Have you tried new the Independent Digital Edition apps?
Arts and Entertainment

ebooksNow available in paperback
Arts and Entertainment

ebooks
Arts and Entertainment
I am flute: Azeem Ward and his now-famous instrument
music
Arts and Entertainment
A glass act: Dr Chris van Tulleken (left) and twin Xand get set for their drinking challenge
TV review
Arts and Entertainment
MIA perform at Lovebox 2014 in London Fields, Hackney

music
Arts and Entertainment
Finnish punk band PKN hope to enter Eurovision 2015 and raise awareness for Down's Syndrome

eurovision
Arts and Entertainment
William Shakespeare on the cover of John Gerard's The Herball or Generall Historie of Plantes

books
Arts and Entertainment

Game of Thrones review
Arts and Entertainment
Grayson Perry dedicates his Essex home to Julie

Potter's attempt to create an Essex Taj Mahal was a lovely treat

tv
Arts and Entertainment
A scene from the original Swedish version of the sci-fi TV drama ‘Real Humans’
tv
Arts and Entertainment
Hugh Keays-Byrne plays Immortan Joe, the terrifying gang leader, in the new film
filmActor who played Toecutter returns - but as a different villain in reboot
Arts and Entertainment
Charlize Theron as Imperator Furiosa in Mad Max: Fury Road
film
Arts and Entertainment
Jessica Hynes in W1A
tvReview: Perhaps the creators of W1A should lay off the copy and paste function spoiler alert
Arts and Entertainment
Power play: Mitsuko Uchida in concert

classical
Arts and Entertainment
Dangerous liaisons: Dominic West, Jake Richard Siciliano, Maura Tierney and Leya Catlett in ‘The Affair’ – a contradictory drama but one which is sure to reel the viewers in
TV review
Arts and Entertainment
Richard Herring, pictured performing at the Edinburgh Fringe Festival two years ago
comedy
Arts and Entertainment
Music freak: Max Runham in the funfair band
theatre
Arts and Entertainment
film 'I felt under-used by Hollywood'
Latest stories from i100
Have you tried new the Independent Digital Edition apps?

ES Rentals

    Independent Dating
    and  

    By clicking 'Search' you
    are agreeing to our
    Terms of Use.

    Sun, sex and an anthropological study: One British academic's summer of hell in Magaluf

    Sun, sex and an anthropological study

    One academic’s summer of hell in Magaluf
    From Shakespeare to Rising Damp... to Vicious

    Frances de la Tour's 50-year triumph

    'Rising Damp' brought De la Tour such recognition that she could be forgiven if she'd never been able to move on. But at 70, she continues to flourish - and to beguile
    'That Whitsun, I was late getting away...'

    Ian McMillan on the Whitsun Weddings

    This weekend is Whitsun, and while the festival may no longer resonate, Larkin's best-loved poem, lives on - along with the train journey at the heart of it
    Kathryn Williams explores the works and influences of Sylvia Plath in a new light

    Songs from the bell jar

    Kathryn Williams explores the works and influences of Sylvia Plath
    How one man's day in high heels showed him that Cannes must change its 'no flats' policy

    One man's day in high heels

    ...showed him that Cannes must change its 'flats' policy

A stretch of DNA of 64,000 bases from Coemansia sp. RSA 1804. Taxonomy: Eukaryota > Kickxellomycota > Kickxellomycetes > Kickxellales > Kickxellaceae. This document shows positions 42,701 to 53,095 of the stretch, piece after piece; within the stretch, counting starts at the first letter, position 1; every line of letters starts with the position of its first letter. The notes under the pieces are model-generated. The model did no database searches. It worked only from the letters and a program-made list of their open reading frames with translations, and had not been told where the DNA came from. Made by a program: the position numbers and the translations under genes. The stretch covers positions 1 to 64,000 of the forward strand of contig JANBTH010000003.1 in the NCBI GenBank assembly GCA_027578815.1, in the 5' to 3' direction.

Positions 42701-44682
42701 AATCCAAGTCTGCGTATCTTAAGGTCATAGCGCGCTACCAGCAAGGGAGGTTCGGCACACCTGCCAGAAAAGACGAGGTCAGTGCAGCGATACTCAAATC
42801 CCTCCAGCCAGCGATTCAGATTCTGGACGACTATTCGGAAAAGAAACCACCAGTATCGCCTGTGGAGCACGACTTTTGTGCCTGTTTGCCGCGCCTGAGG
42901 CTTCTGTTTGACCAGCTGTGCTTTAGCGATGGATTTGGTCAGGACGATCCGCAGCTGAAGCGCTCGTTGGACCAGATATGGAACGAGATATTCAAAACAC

Is a quiet crusade to reform executive pay bearing fruit?

    Is a quiet crusade to reform executive pay bearing fruit?

    Dominic Rossi of Fidelity says his pressure on business to control rewards is working. But why aren’t other fund managers helping?
    The King David Hotel gives precious work to Palestinians - unless peace talks are on

    King David Hotel: Palestinians not included

    The King David is special to Jerusalem. Nick Kochan checked in and discovered it has some special arrangements, too
    More people moving from Australia to New Zealand than in the other direction for first time in 24 years

    End of the Aussie brain drain

    More people moving from Australia to New Zealand than in the other direction for first time in 24 years
    Meditation is touted as a cure for mental instability but can it actually be bad for you?

    Can meditation be bad for you?

    Researching a mass murder, Dr Miguel Farias discovered that, far from bringing inner peace, meditation can leave devotees in pieces
    Eurovision 2015: Australians will be cheering on their first-ever entrant this Saturday

    Australia's first-ever Eurovision entrant

    Australia, a nation of kitsch-worshippers, has always loved the Eurovision Song Contest. Maggie Alderson says it'll fit in fine
    Letterman's final Late Show: Laughter, but no tears, as David takes his bow after 33 years

    Laughter, but no tears, as Letterman takes his bow after 33 years

    Veteran talkshow host steps down to plaudits from four presidents
    Ivor Novello Awards 2015: Hozier wins with anti-Catholic song 'Take Me To Church' as John Whittingdale leads praise for Black Sabbath

    Hozier's 'blasphemous' song takes Novello award

    Singer joins Ed Sheeran and Clean Bandit in celebration of the best in British and Irish music
    Tequila gold rush: The spirit has gone from a cheap shot to a multi-billion pound product

    Join the tequila gold rush

    The spirit has gone from a cheap shot to a multi-billion pound product
    12 best statement wallpapers

    12 best statement wallpapers

    Make an impact and transform a room with a conversation-starting pattern
    Paul Scholes column: Does David De Gea really want to leave Manchester United to fight it out for the No 1 spot at Real Madrid?

    Paul Scholes column

    Does David De Gea really want to leave Manchester United to fight it out for the No 1 spot at Real Madrid?